Digger and Tiddler have both been confined to their sick beds this last week, and in between administering medicine, tissues and general sympathy, I’ve not had much time to call my own. This little post then is a sum up of previous enterprises in the kitchen, given some of the wonderful ingredients that we have been fortunate to have supplied from Diado and Baba’s stockpile of homegrown and foraged foods. Many of these cooking items may seem run-of-the-mill to some of our readers across the pond, but tend to be either seasonal and/or expensive back in the UK so I’ve been enjoying experimenting with something I perceive as a bit of a treat. A good thrifter of course should never ever waste food, so what better than to cook up a glut of something into something delicious, and save money on our food bill at the same time. My challenge then was to find recipes with butternut squash, honey, walnuts and hazelnuts as the main ingredients, and given that we have no weighing scales here I’m going with the cup measuring system, or the more generalised lets-chuck-it-in-and-see-if -it-works approach.
If anyone has any other tried and tested suggestions for recipes with these ingredients please drop your ideas into the comments section. Thank you!
Bulgaria has a very famous use for walnuts in tarator, a yogurt soup. While this mix of yogurt, cucumber, garlic, dill and walnuts is delicious enough on a summer’s day when temperatures can often reach above 40C, a cold soup doesn’t really take my fancy at this time of year. So once Tiddler and I have spent a goodly time cracking the nuts, and then picked all the bits of the floor and hoiked out the ones that have rolled under the fridge, we have a stab at something a bit more warming.
Sweet potato, walnut and thyme soup.
1 large sweet potato (or similar quantity butternut squash)
4 cloves garlic
half cup red split lentils
splash of olive oil
1 cup walnuts
tbsp of thyme (or dill)
litre of water
I chopped it all very roughly, boiled it all up (add walnuts halfway through), and for Tiddler to eat it we blended it up with a hand blender, but it could have been finely chopped and left as a more rustic soup. The freshly shelled walnuts had a very high oil content and made a deliciously smooth and creamy texture to the dish.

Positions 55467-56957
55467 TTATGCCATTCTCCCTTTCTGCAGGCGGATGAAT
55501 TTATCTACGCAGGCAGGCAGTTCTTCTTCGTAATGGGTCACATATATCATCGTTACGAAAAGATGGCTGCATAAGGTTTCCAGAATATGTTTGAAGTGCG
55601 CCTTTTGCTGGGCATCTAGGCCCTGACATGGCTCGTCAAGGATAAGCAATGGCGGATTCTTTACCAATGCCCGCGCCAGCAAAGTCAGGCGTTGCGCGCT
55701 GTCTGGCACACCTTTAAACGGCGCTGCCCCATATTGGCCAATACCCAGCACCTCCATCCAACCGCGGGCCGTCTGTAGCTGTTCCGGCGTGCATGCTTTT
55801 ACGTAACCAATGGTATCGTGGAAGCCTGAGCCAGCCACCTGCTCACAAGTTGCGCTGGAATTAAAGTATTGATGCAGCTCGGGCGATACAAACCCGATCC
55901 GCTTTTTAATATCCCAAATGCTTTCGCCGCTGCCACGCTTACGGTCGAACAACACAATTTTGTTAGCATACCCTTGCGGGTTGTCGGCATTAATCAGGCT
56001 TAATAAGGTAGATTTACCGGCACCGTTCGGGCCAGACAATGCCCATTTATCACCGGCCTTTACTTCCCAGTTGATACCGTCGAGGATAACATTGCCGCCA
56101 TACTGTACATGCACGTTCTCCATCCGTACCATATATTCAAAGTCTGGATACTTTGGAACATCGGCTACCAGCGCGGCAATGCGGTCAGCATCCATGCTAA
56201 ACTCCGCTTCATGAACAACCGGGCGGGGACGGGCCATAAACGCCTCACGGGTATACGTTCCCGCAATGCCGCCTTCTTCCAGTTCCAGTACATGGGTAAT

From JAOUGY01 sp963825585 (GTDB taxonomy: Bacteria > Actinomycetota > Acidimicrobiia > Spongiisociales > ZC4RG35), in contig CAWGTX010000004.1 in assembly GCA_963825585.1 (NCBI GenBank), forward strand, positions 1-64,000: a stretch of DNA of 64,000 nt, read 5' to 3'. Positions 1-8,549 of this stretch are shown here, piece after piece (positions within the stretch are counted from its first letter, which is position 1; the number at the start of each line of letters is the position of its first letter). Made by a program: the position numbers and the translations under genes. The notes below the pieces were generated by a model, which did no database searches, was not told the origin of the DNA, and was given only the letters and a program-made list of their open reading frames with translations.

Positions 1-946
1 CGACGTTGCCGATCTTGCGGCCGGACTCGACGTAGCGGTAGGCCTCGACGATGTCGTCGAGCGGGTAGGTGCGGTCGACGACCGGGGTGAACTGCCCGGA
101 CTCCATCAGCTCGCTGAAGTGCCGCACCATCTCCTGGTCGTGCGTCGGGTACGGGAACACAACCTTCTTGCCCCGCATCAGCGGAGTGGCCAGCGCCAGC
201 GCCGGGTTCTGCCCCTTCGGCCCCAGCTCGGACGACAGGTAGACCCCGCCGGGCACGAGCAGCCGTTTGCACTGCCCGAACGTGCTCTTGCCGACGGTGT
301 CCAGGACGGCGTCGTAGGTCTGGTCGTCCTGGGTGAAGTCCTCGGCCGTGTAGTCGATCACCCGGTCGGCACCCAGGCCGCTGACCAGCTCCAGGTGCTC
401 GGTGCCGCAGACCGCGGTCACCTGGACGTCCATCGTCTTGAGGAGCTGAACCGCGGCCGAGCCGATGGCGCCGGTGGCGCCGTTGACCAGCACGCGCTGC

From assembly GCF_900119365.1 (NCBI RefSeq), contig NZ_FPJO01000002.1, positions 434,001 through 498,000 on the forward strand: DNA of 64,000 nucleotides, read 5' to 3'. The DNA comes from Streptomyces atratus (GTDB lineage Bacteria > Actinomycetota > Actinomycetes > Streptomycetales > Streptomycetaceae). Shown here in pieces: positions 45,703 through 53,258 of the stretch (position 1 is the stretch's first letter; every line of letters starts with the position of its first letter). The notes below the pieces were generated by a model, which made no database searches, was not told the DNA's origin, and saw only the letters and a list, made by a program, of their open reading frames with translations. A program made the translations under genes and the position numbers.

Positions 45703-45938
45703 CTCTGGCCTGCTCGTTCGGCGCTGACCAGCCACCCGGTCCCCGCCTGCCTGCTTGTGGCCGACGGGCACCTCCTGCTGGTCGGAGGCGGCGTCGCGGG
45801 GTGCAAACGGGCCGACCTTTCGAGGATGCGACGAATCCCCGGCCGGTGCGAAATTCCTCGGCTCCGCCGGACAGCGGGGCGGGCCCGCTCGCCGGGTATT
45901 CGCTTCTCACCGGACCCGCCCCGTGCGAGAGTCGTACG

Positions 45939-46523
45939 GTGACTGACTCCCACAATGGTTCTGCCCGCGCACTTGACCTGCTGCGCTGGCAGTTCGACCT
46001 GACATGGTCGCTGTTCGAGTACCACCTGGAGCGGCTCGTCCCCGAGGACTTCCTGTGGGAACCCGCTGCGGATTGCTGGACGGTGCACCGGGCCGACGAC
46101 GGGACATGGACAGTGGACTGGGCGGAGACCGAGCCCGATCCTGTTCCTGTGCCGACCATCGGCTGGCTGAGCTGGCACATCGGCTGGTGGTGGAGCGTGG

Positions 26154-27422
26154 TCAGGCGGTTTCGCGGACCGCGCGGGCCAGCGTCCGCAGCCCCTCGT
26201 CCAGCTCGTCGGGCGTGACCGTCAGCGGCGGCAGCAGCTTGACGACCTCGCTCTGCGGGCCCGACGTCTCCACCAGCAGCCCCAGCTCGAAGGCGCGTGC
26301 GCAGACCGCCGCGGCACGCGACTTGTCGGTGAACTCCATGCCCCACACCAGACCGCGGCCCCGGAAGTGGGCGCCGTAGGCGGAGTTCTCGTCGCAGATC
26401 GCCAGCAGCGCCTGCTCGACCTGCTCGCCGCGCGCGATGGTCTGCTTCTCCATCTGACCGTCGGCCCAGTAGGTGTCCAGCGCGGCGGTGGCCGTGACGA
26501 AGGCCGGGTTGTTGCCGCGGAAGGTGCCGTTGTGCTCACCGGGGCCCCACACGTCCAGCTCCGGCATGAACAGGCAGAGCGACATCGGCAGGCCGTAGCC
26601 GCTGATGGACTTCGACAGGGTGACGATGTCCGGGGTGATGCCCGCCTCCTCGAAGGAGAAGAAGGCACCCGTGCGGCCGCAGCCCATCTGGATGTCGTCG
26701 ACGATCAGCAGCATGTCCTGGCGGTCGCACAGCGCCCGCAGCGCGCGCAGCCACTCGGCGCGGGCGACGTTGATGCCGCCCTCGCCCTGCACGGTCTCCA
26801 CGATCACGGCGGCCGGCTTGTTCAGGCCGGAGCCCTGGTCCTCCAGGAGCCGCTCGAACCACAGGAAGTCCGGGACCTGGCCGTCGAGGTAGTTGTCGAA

Banana and walnut cake/bread
half a cup butter
4 tablespoons of Diado’s own honey
1tsp vanilla essence
1 cup flour
1 cup cornmeal
1/2 tsp baking powder
1 cup chopped walnuts
Melt butter and honey in a saucepan, mash in the banana, add in all other ingredients. put in lined cake tin and sprinkle brown sugar (and cinnamon if desired) over the top. 180C for an hour.
Date and hazelnut bombs
In an attempt to make Tiddler something without processed sugar in, and a suitable snacking food for me too, we came up with this little gem. It was fairly time consuming given that I don’t have a food processor, and ended up having to squeeze the dates through a garlic press, but the finished product were delicious and lasted very well despite my constant visits to the fridge while they were there!
Digger assisted by producing some sort of 1970’s plastic gadget from a cupboard that turned out to be a hand-operated nut grinder. Who would have thought such things existed, and I was charmed by the kitsch-ness of it all. I had to fight Digger away from it so I could have a go at turning the handle myself.
spoon of honey
Chop/grind everything up and mix it with a dab of honey if necessary (optional addition is add in some cocoa powder but I felt the roasted hazelnuts gave enough of a chocolaty vibe). Shape into little balls and chill, wherein the ‘bombs’ firm up and become an ideal snacking go to. Feel free to vary the dried fruit/nuts according to taste.
Hazelnut, coconut and honey biscuits
1 cup flour
1/2 cup cornflour
1/4 tsp salt
3/4 cup butter
3 large dollops of honey
1/2 cup desicated coconut
1tsp vanilla essence
1 cup roasted and chopped hazelnuts
Mix dry goods together. Melt honey and butter in saucepan and add coconut to soak. Mix all, shape into rounds. 180C 15 mins. These, did not last more than 20 minutes. We discovered, as they are quite a dry/biscotti-like texture they are the bees-knees with a cup of coffee.
We have been eating a lot of butternut soup already, or cubed and roasted butternut with a baby leaf salad is my other favourite, but I needed a bit more of a challenge.
Butternut squash cheesecake
12 oat biscuits (or Digestives for the UK folk)
half cup roasted hazelnuts
5 tbsp butter
1 tbsp sugar
Melt butter and sugar, stir in crushed biscuits and nuts, flatten into a lined cake tin and bake blind for five minutes.
3 x 8oz cream cheese packs
1 cup sugar
1 tsp vanilla essence
1 cup pureed roasted butternut squash
1/2 tsp cinnamon
1/4 tsp nutmeg
1/4 tsp allspice
1/4 tsp ground cloves
Mix all these ingredients together to form a smooth paste, layer over the top of the biscuit base. 180C 60 mins.
Butternut and cheese scones
1 cup flour
1 cup cornmeal or wholemeal flour
half cup butter
1 1/2 tsp baking powder
1 cup roasted pureed butternut squash
1 1/2 cup grated cheese
Rub flour and other dry ingredients into butter. Stir in squash and most of cheese, milk if necessary. Roll out, cut, sprinkle a few pieces of cheese on top. 210C fan, 20 mins.
Tiddler was a dab hand at doing the cutting out for these, and then decided she wanted to make a tiger. The colour theme worked very well and we added raisins for the eyes.
As always, there is just as much fun in the making as there is in the eating!